By Todd Sloane
Medicare is set to dock the pay of nearly 2,600 hospitals by $528 million in fiscal year 2017 due to excessive readmissions—an all-time high and an increase of about 25 percent from fiscal year 2016. Four years into the Centers for Medicare & Medicaid Services’ Hospital Readmissions Reduction Program, many hospitals report they have been unable to make a dent in their recidivism rates, in part because the program penalizes hospitals for any readmission, regardless of whether it is a direct result of one of the six conditions covered by the program. That is problematic when the covered conditions, such as chronic lung disease and congestive heart failure, are difficult to treat and often are accompanied by significant comorbidities, making these patients the “frequent fliers” who overrun emergency rooms.
An underlying issue in many readmissions, however, may contain the seed of a new way to reduce them. Studies show that two-thirds of emergency readmissions for patients over 65 are the result of preventable medication errors that include sound-alike drugs wrongly included in prescriptions, patients failing to notify doctors about other drugs they have been taking, serious medication side effects and patients failing to fill needed prescriptions or unintentionally taking incorrect medications or dosages. On average, two or more medication mistakes occur for every hospital discharge.
Efforts to reduce readmissions have focused particular attention on the discharge transition from hospital to home—a point at which patients are vulnerable and often are dealing with complex and changing care regimens. “Too much is happening in that last hour in the hospital, too many pieces of paper and voices coming at the patient, who just wants to get home,” says Jeff Lackman, RPh, division vice president of RxRemote Solutions, a subsidiary of Comprehensive Pharmacy Services (CPS), a national provider of hospital pharmacy management and consulting. “You can talk to patients all day about medications, and they won’t remember a thing once they hit the parking lot.”
Lackman’s team provides remote medication reconciliation services to hospitals, including follow-up phone consultations with patients to ensure they received the right prescriptions, filled them, are taking the medications correctly and do not have contraindicated drugs at home. A 2012 study published in the Journal of General Internal Medicine found that 81 percent of discharged patients either experienced a provider medication error or had no understanding of at least one intended medication change. “When the patient has had a chance to settle back in their home, we find they can retain information much better,” he says.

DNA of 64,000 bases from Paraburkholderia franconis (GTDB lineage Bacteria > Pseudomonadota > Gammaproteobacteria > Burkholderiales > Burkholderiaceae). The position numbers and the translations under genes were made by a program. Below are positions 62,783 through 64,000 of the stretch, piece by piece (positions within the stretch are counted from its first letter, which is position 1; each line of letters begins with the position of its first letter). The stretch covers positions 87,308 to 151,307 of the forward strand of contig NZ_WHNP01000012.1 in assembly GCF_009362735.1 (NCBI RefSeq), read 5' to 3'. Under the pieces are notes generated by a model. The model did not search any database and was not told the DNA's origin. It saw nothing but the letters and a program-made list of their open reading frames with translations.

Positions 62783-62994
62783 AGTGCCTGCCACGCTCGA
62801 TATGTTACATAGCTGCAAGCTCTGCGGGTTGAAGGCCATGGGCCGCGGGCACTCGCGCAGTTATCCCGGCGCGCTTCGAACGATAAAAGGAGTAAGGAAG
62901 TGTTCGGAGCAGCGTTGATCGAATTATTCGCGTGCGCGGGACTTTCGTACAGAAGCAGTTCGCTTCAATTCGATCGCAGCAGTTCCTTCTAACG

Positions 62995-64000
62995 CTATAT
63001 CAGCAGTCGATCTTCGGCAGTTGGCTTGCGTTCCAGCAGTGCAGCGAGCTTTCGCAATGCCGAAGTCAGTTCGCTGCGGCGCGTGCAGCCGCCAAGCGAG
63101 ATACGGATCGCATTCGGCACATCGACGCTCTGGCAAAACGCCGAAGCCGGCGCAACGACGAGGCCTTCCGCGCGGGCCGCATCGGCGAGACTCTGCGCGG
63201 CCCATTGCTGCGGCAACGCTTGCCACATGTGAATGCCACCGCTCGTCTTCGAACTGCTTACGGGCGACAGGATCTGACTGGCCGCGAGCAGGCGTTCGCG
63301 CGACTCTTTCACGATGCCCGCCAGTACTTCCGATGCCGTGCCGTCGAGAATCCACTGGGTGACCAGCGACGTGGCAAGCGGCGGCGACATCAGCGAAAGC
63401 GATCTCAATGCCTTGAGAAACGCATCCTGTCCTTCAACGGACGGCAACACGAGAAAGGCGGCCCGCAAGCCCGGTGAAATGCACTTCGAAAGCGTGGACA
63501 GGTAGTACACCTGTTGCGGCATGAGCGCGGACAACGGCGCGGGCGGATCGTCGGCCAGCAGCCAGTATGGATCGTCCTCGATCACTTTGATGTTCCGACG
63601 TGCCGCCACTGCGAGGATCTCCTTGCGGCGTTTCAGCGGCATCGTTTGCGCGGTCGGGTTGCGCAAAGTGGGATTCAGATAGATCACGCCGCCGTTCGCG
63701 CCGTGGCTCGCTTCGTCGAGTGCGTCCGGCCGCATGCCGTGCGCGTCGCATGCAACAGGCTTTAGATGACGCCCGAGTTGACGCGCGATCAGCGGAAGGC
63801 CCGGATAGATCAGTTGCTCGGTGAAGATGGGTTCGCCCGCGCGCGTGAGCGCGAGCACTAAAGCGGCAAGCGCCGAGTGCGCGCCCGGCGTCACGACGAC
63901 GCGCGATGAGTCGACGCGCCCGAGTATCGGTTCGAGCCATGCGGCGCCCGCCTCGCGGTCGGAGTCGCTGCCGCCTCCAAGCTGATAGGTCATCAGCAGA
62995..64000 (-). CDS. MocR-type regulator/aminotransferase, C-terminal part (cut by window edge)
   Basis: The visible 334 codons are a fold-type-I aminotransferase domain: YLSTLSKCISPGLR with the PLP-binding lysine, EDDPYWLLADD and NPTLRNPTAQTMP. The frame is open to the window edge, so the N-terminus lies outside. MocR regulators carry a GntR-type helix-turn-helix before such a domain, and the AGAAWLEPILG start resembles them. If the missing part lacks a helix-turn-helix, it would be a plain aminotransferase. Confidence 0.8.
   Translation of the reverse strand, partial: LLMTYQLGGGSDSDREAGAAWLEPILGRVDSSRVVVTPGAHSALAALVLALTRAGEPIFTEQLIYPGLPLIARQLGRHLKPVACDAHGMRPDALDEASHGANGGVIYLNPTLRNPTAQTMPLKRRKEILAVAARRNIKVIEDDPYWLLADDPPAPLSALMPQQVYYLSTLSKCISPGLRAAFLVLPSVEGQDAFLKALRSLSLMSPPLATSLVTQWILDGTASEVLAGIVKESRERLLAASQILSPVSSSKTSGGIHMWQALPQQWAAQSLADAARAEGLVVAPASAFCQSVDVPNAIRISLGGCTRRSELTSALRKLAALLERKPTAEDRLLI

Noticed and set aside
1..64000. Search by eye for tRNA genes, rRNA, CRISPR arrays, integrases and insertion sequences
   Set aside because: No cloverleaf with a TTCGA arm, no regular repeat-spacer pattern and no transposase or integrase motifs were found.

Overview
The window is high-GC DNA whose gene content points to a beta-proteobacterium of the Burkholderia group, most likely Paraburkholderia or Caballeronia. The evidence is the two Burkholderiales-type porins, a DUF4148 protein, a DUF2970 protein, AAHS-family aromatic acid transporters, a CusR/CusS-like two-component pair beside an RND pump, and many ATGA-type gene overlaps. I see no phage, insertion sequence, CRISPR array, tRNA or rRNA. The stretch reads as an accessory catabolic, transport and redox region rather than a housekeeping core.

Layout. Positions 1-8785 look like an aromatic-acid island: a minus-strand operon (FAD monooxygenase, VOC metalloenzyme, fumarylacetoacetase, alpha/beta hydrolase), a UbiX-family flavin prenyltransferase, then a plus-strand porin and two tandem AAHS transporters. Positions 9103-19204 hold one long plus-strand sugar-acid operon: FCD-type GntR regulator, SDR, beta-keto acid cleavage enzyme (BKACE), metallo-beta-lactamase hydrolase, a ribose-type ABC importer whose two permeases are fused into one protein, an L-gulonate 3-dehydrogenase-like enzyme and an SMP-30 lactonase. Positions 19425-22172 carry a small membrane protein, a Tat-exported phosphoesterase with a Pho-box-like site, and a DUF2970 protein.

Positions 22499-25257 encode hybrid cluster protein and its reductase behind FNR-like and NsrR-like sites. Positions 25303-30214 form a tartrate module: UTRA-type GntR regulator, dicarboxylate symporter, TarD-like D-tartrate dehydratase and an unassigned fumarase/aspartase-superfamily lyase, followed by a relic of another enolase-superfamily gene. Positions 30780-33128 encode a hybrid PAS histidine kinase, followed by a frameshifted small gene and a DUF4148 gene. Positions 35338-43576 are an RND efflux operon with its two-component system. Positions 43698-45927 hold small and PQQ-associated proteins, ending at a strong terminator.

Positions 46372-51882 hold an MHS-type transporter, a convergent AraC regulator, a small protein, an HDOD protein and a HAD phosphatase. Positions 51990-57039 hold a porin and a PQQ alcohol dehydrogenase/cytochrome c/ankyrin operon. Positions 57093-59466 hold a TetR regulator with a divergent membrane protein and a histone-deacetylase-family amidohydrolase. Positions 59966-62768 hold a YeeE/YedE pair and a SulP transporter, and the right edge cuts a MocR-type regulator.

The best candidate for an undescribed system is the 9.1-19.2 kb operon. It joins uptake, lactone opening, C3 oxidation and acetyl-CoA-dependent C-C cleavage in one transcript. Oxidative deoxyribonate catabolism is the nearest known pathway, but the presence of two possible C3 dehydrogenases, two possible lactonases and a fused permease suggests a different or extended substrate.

The RxRemote team actually first engages at admission with a review of the patient-provided medication list. “We as pharmacists have realized over the years that when mom says she takes two blue pills at bedtime for her diabetes, that’s a problem for us,” Lackman says.
That list is then compared to the patient’s medication history in the electronic record, but that often does not include information from primary care doctors and retail pharmacies. A national retail database is used to validate home medication lists and assess patient compliance. At discharge, the list is refined again to include take-home medications and address any discrepancies.
“We find patients who have duplicate meds, having a new script for a brand name and a generic they had at home, which they resume taking,” says Marvin Finnefrock, Pharm.D., divisional president, Clinical & Purchasing Services at CPS. “It is no small thing to be on two blood thinners or blood pressure drugs at the same time. That right there will land you back in the hospital pretty quickly.”
An article published in the July issue of the health services research journal Health Affairs reported on an insurer-initiated care transition program based on medication reconciliation delivered by pharmacists via home visits and telephone calls with high-risk patients. It found a 50 percent reduction in 30-day readmissions, aided by the close ties of the insurer and a pharmacy benefit manager with full, or nearly full, information on medications prescribed.
Only in the past several years have a significant number of hospitals been making post-discharge phone calls, and most of the calls are made by nurses or primary care doctors’ assistants, not by clinical pharmacists with experience in medication reconciliation. CPS is one of the few vendors to provide the service remotely.
Similarly, discharge medication reconciliation is not always done well, Lackman says. Although it has been a Joint Commission National Patient Safety Goal since 2005, much of what hospitals do is to simply comply with what amounts to a checkoff list. “You get recommended medication and doses, but it doesn’t always take into account a patient’s individual health history, so a patient with poor kidney function may not be able take a certain drug or dose,” he says. “There’s checking off the boxes, and then there’s meeting best practices, following up to find adverse drug reactions and root causes. One meets the standards, the other starts to solve the problems, so we keep people out of the hospital.”